Flash Recommendations for EOS 350D


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fWord

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#1
*sigh* Everytime I post here, I seem to be asking questions.

I'm always full of questions. :embrass:

Anyway, Christmas is almost here, and I'm pretty sure my relatives will expect me to do a good family photograph for them. I've hardly used the built-in flash otherwise, because I don't like the way this harsh light source works...it does the job pretty well in producing ghostly-faced people.

So the next thing that came to mind was to hunt for an external flash. I managed to chat up with someone nice at the B&S forums for a deal on a Canon 420ex, but the burning question still remains:

With a budget of just $200++, what are the flashes that I should consider for a 350D?

I've seen others use third-party brands such as Metz, Sigma and Sunpak...even Vivitar. Is it worth considering these as well? Any compatibility issues or limitations I need to watch out for?

Hope to have some advice from you folks here...I'm a complete newbie with external flashes, so I'm thirsty for lots of information, hopefully before Christmas.
 

di0nysus

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Get canon flash. not sure if other flashes will be supported by 350D's ETTL2. With $200, there's only EX420 2nd hand. or EX380 for <$200, both not in production anymore. Problem with non EX5** with 350D, is that it'll be a hassle to dial the FEC, I haven't found short cut yet...

Haven't really tried 350D inbuilt flash, but if controlled well, won't be too ghostly, use a decent exposure, and maybe -1/2 stop on the flash, and shld be quite alright. The built-inflash shld never be taken for granted, else canon wldn't put it there, it does serve a purpose if one uses it well, it does factor an 'advantage' over bodies w/o built-in flash..doesnt it? :p. You can also search on how to diffuse the inbuilt flash as well.

or just get EX430, EX550 or EX580..u can always save up later... ;P

merry xmas. next time you can do a search before posting.
 

kiwitan

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Get the Vivitar 285 HV. A used one costs about $70-80 in good condition. New is $130 from TCW.

fWord said:
*sigh* Everytime I post here, I seem to be asking questions.

I'm always full of questions. :embrass:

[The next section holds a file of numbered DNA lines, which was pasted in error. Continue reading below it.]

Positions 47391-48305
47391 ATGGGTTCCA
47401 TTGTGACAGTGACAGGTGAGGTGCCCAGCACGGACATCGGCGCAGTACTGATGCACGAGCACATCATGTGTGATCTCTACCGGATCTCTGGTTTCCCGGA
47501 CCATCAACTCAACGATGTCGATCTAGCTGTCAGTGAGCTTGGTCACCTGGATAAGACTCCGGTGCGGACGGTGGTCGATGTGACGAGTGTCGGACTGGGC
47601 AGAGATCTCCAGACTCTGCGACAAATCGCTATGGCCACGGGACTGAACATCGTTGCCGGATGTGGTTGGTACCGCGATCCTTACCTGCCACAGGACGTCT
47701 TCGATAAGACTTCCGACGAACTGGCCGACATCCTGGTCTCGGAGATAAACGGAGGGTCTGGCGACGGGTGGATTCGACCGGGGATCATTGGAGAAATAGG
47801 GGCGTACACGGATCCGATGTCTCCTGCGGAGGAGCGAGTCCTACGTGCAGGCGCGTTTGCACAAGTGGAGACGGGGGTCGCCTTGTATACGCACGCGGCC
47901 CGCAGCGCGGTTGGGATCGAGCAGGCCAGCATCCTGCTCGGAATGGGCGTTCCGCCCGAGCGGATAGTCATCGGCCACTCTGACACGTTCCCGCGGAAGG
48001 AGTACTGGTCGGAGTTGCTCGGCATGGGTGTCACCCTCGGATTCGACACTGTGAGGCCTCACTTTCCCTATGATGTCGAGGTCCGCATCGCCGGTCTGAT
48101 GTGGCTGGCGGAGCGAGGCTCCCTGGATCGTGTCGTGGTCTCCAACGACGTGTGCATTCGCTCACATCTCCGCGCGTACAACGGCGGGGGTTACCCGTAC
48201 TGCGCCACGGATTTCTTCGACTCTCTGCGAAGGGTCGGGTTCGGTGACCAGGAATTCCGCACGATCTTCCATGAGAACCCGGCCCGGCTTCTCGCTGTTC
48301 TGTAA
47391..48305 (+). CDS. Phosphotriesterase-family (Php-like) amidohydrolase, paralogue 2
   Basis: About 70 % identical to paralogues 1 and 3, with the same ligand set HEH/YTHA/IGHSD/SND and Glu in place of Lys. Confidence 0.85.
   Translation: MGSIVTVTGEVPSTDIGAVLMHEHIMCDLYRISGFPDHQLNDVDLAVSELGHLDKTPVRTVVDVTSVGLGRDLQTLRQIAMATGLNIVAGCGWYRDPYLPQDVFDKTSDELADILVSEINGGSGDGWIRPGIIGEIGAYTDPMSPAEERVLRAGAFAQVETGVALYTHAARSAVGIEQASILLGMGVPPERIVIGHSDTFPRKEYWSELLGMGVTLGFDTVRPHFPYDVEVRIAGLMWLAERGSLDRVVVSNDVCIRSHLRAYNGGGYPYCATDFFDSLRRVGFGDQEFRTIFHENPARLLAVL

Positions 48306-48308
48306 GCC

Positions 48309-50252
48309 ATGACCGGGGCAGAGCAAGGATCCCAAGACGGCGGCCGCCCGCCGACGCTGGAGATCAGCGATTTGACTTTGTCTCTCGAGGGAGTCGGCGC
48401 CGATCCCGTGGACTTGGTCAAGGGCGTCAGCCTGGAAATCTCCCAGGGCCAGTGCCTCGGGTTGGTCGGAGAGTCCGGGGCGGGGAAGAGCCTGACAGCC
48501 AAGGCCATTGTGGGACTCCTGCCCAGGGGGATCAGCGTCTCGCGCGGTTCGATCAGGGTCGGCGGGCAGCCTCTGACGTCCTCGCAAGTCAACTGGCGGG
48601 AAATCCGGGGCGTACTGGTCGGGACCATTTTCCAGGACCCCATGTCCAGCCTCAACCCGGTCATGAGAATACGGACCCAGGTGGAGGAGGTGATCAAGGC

Anyway, Christmas is almost here, and I'm pretty sure my relatives will expect me to do a good family photograph for them. I've hardly used the built-in flash otherwise, because I don't like the way this harsh light source works...it does the job pretty well in producing ghostly-faced people.

So the next thing that came to mind was to hunt for an external flash. I managed to chat up with someone nice at the B&S forums for a deal on a Canon 420ex, but the burning question still remains:

With a budget of just $200++, what are the flashes that I should consider for a 350D?

I've seen others use third-party brands such as Metz, Sigma and Sunpak...even Vivitar. Is it worth considering these as well? Any compatibility issues or limitations I need to watch out for?

Hope to have some advice from you folks here...I'm a complete newbie with external flashes, so I'm thirsty for lots of information, hopefully before Christmas.
 

fWord

Senior Member
Jun 23, 2005
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#5
di0nysus said:
Get canon flash. not sure if other flashes will be supported by 350D's ETTL2. With $200, there's only EX420 2nd hand. or EX380 for <$200, both not in production anymore. Problem with non EX5** with 350D, is that it'll be a hassle to dial the FEC, I haven't found short cut yet...

Haven't really tried 350D inbuilt flash, but if controlled well, won't be too ghostly, use a decent exposure, and maybe -1/2 stop on the flash, and shld be quite alright. The built-inflash shld never be taken for granted, else canon wldn't put it there, it does serve a purpose if one uses it well, it does factor an 'advantage' over bodies w/o built-in flash..doesnt it? :p. You can also search on how to diffuse the inbuilt flash as well.

or just get EX430, EX550 or EX580..u can always save up later... ;P

merry xmas. next time you can do a search before posting.
Thanks for the advise. The reason why I posted here was to get additional information on flashes, in particular the 3rd party ones. What I've found through the searches and threads here is the general consensus that a Canon user should only get a Canon flash. And at my budget, it basically only left me with the 2nd hand 420ex, or one of those that is fully functional on film bodies only (540ez?).